Ride Bikes, Not Elephants! Why?

The idea behind Ride Bikes, Not Elephants came from brainstorming an idea to promote a more elephant friendly type of experience. Riding on an elephant actually causes a lot of physical damage to an elephants back, and not only that, elephants that perform tourist rides are almost always controlled with a vicious bull-hook. A bull-hook is used to contain a trekking elephant by fear, striking an elephant on the back of the head or behind the ear if it fails to obey a command, this causes a great deal of pain, stress and confusion for an elephant which can result in a dangerous struggle between animal and mahout (elephant trainer/carer). Trekking elephants also work all day and often into the night inducing even more issues. Trekking elephants frequently lose their babies, either because they are overworked before a baby is born or because they don’t get enough rest after a baby has arrived. Some elephants have even been subjected to powerful amphetamines to keep them working longer into the night!

Lilly worked day and night and was forced to take amphetamines. She was rescued by Elephant Nature Park and lived peacefully for 11 years before passing away in 2011

The Asian Elephant is listed as an Endangered Species (IUCN) yet tourists continue to pay (often large amounts) of money to ride on their backs causing them physical pain and mental anguish. This form of elephant control is one of the main reasons I would rather ride a bike than an elephant.

The other main reason I would rather ride a bike and not an elephant is the treatment of captive elephants in general today. Throughout history, the elephants of Thailand were trained and used for many purposes; they helped win battles and wars, they’re used in wedding ceremonies and most recently for logging operations.

The people of Thailand revere their elephants not just as beasts of burden but as an almost godly creature. An elephant was once adorned on the nations flag. Coins, notes, buddhist temples, drinks, food, shop fronts and clothes all use elephant symbols to represent strength, wisdom and success. So why are 2500 captive elephants beaten, broken, ill-cared for and used for elephant trekking, painting and circuses?

Money. People will often blame Thai people for this treatment of their elephants, but it’s not that simple. Asian Elephants need to eat around 300kg of food per day, that fact alone makes an elephant a most costly animal to care for. Before 1990, the biggest employer of elephants was logging, but in 1989 rainforest logging in Thailand was banned, therefore people who owned elephants turned to probably the only viable legal option; elephant tourism.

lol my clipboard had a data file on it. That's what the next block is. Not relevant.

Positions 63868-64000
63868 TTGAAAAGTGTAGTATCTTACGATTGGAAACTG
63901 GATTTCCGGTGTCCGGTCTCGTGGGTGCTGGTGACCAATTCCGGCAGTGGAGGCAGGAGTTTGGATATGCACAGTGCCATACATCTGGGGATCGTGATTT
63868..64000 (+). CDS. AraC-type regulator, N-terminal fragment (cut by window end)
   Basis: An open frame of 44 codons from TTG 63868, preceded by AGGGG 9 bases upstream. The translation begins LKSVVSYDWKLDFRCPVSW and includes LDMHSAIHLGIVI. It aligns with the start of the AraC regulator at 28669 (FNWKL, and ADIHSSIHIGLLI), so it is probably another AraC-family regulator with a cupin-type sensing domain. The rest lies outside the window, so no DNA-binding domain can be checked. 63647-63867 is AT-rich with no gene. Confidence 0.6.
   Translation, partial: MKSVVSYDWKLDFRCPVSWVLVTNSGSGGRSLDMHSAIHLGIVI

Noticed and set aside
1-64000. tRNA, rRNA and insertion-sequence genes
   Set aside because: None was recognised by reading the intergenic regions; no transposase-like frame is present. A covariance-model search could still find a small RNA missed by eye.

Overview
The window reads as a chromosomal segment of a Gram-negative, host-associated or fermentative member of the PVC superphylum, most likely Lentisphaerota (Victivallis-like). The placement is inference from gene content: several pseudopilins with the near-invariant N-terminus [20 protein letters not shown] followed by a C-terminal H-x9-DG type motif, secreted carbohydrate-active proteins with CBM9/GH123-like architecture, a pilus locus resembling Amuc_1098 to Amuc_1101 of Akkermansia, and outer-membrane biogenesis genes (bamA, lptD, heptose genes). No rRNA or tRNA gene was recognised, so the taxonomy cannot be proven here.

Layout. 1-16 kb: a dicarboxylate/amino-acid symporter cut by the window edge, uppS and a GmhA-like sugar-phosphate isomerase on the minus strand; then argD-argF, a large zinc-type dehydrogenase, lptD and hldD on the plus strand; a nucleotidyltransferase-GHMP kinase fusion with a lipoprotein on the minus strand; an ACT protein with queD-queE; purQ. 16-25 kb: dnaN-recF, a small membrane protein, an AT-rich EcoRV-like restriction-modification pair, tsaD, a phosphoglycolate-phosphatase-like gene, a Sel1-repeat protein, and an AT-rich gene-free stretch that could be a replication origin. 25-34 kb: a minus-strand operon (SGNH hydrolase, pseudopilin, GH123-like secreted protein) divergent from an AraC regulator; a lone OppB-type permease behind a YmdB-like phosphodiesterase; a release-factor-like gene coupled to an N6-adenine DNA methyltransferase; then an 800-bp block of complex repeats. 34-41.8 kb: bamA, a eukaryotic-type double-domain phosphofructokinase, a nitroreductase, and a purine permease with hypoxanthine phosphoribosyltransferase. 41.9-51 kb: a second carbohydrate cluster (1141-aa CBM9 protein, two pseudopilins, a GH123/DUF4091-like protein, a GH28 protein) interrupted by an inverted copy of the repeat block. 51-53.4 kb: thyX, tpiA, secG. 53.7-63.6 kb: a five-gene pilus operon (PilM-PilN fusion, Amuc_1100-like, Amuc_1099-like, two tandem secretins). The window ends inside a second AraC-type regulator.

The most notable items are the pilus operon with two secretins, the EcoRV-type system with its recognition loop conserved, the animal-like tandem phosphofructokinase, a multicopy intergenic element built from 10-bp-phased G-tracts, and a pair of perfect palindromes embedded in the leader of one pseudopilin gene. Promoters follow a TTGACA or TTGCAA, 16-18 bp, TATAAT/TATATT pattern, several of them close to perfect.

Now some 20 years later elephant tourism is everywhere in Thailand, from the streets of big cities to the famous white sandy beaches. It’s big business, elephant camps charge $100US for a day ticket. The problem isn’t so much that the animals are domestic but the way these animals are trained to perform. Almost 100% of these elephants are trained to fear a bull-hook; to perform a trick properly or suffer the stabbing pain of the hook. It’s a brutal way to learn, yet it has been this way for hundreds of years. It can take an elephant more than a week of intensive hook and stabbing ‘training’ before the wild animal is broken.

I’ve personally seen the hook used many times in my life and I’m sad to say that it works, but it is not the only effective way of training an elephant. A new approach is the positive re-inforcement training method, which I have also seen first hand. with this positive type of training an elephant is asked (not told) to perform a task (such as lifting a foot to check for infection), if the elephant performs the task correctly he/she is given a reward (such as a banana). This method works so well that I was amazed, elephants were lining up to get their feet checked! I’m sure you’ll agree that that rewarding an elephant is a much better method than punishing an elephant.

Michelle and Karl training an elephant with positive re-enforcement.

Today, an elephant in Thailand costs around US$10,000 to buy, it’s even more for a baby elephant or a male with tusks. It is illegal to poach elephants from the wild, yet the number of domestic elephants is growing while the number of elephants in the wild is dropping. It’s estimated there are around 4000 elephants in Thailand and only about 1000 of them are wild. 100 years ago there were 100,000 elephants in Thailand. Some ecologists believe the Asian Elephant will be extinct in less than 40 years…

The aim of Ride Bikes, Not Elephants is to not only raise awareness to the Asian Elephant plight but to try and convince people that if humanity can’t create a good life and save this wonderful species, probably one the most revered animal to live, a symbol of strength, wisdom, success and beauty, if we cant help to save the Asian Elephant, than what hope does any other endangered species have.

Cheers for reading,
Matt Rousu.

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One response to “Ride Bikes, Not Elephants! Why?

  1. What gives us the right to enslave these wonderful creatures? We are such arrogant scumbags. To plop our fat arses down on the backs of these beautiful giants and imprison them for our own selfish needs.
    I would pay just to watch them being natural and happy, that’s a win win situation.

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